And as I said, we are not close. But given that I had reached out to them in previous instances when other flame wars were happening on Facebook and defended them continually in private circles, insisting they will eventually mature and learn nuance and grow out of this kind of toxic behaviour, I will say that I’m disappointed. At this point, I’m extremely certain that their intention was never to have me learn anything, only to shame and humiliate, as they have constantly done with their knee-jerk reactions over the years.

I’m not Facebook friends with the ex but I have had some concerned friends reach out to me to inform me about this poorly disguised public smear campaign. I get that the ex is hurt and that I have not made things any better or easier because the last time we spoke in public I was very clear that I didn’t want to be friends, so he doesn’t have any kind of duty to reach out to me.


At the same time, there is so much about this relationship that I have not examined. For years I just thought that yes, I kissed a couple of girls in secondary school, and of course my first relationship was this great disastrous ruinous thing that left us both confused and hurting afterwards. Adults always dismissed the relationships in that school as a phase, and when girls who dressed or behaved in masculine fashions in secondary school grew out their hair or wore dresses in Junior College it was always something marvelled at and celebrated by peers. I have never really thought of myself as openly bisexual but I just never really examined any feelings I had toward women closely. I still think it’s a lot harder for those growing up in strong female relationships to really distinguish their feelings towards other women as either platonic or romantic. Growing up without the great yoke of masculinity, we are freer to be vocally and physically affectionate, to lavish compliments on each other’s looks and this might be why I just know more women who are willing to admit that they are bicurious; the line between the two is just more blurred. But then I’ve not needed great impetus to examine this too closely and just tucked away the thought “Yes I dated a girl” until I realised he wasn’t.

And after that? I don’t know.

Ten years ago I was willing to sever all ties with my family. I was willing to suffer and go to law school and be a lawyer if it meant my partner, who was always the more talented artistic one, could be an artist and we would still be financially comfortable. I didn’t have any kind of inkling on the gravity of those promises at that point and when I think back on it I think about how young I was. But I was so sure that I would, and could do all these things.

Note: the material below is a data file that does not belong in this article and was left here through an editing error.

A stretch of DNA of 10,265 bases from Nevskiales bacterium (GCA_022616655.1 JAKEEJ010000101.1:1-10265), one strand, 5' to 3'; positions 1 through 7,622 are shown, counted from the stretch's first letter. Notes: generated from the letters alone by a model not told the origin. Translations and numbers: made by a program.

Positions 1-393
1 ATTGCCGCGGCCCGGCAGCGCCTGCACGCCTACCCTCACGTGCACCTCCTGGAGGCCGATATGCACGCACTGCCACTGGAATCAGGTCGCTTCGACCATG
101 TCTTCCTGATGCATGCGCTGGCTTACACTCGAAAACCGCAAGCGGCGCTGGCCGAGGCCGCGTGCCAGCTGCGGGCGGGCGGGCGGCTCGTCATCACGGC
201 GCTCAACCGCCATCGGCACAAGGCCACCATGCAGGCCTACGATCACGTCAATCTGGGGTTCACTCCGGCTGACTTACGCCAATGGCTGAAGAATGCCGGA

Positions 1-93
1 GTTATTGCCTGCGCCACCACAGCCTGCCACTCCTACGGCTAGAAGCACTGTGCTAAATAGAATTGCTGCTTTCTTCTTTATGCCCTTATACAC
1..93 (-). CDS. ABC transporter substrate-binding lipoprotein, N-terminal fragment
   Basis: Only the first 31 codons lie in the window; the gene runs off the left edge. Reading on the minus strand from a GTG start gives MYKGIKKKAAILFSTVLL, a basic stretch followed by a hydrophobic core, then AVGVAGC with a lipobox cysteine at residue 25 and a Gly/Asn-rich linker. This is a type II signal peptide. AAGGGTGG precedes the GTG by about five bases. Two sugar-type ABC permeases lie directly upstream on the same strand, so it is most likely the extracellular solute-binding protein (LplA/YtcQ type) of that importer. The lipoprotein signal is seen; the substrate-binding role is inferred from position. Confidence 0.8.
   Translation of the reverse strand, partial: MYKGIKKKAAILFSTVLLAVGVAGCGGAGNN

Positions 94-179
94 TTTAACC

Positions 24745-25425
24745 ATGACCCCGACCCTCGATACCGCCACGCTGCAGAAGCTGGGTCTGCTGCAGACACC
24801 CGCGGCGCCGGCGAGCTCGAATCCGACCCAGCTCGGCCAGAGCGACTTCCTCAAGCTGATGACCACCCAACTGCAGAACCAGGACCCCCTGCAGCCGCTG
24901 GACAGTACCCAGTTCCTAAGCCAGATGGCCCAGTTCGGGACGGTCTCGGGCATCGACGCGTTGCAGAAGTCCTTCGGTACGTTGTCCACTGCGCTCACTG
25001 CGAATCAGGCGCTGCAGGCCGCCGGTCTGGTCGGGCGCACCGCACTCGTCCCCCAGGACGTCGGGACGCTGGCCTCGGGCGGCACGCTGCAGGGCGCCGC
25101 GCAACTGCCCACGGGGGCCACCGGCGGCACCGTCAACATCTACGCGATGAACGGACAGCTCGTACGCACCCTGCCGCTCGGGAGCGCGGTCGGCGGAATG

There is so much of the relationship I’ve either forgotten or completely blanked out on that I cannot even begin to unpick it and examine it. Even if I can somehow overcome my reluctance to. I just know that I am uncomfortable when he is around, but we run in overlapping circles and it would not be fair to ask either person to give up being in the very limited spaces available for our interests.

I like closure. I definitely have unrealistic expectations on what this means within relationships and perhaps this is why I’ve never really been able to resolve things with any of my exes. I am not friends with many of them, and do not speak to any of them with any regularity. I just find it so much easier to forget than to forgive. These days I settle for trying to think about the times we were happy and what I had loved about them, and I wish them all the best from a distance.


I was thinking a lot about how the Nat of five years ago would have behaved. Broken down and cried for days after about not being liked by everybody, I suppose. Which makes me simultaneously proud to be stronger (+1 constitution after levelling up), and grateful for my friends who have been supporting me in the last few days, and also simultaneously afraid of the kind of cyberbullying that happens. I’m hesitant to call it ‘bullying’ because I don’t feel deeply affected, but I guess that actions shouldn’t be defined by their impacts but the morality of them. I will admit that it’s kept me unsettled; that’s why I even took the time to write this. And I am also pretty pissed because what if this had happened to someone else without the support networks I have had; how would they be feeling right now?


A thing that really amused me about the smear campaign: the two were quick to point out that another poet had called me ‘an unapologetic feminist’ and wanted to mock at how badly I had fallen short.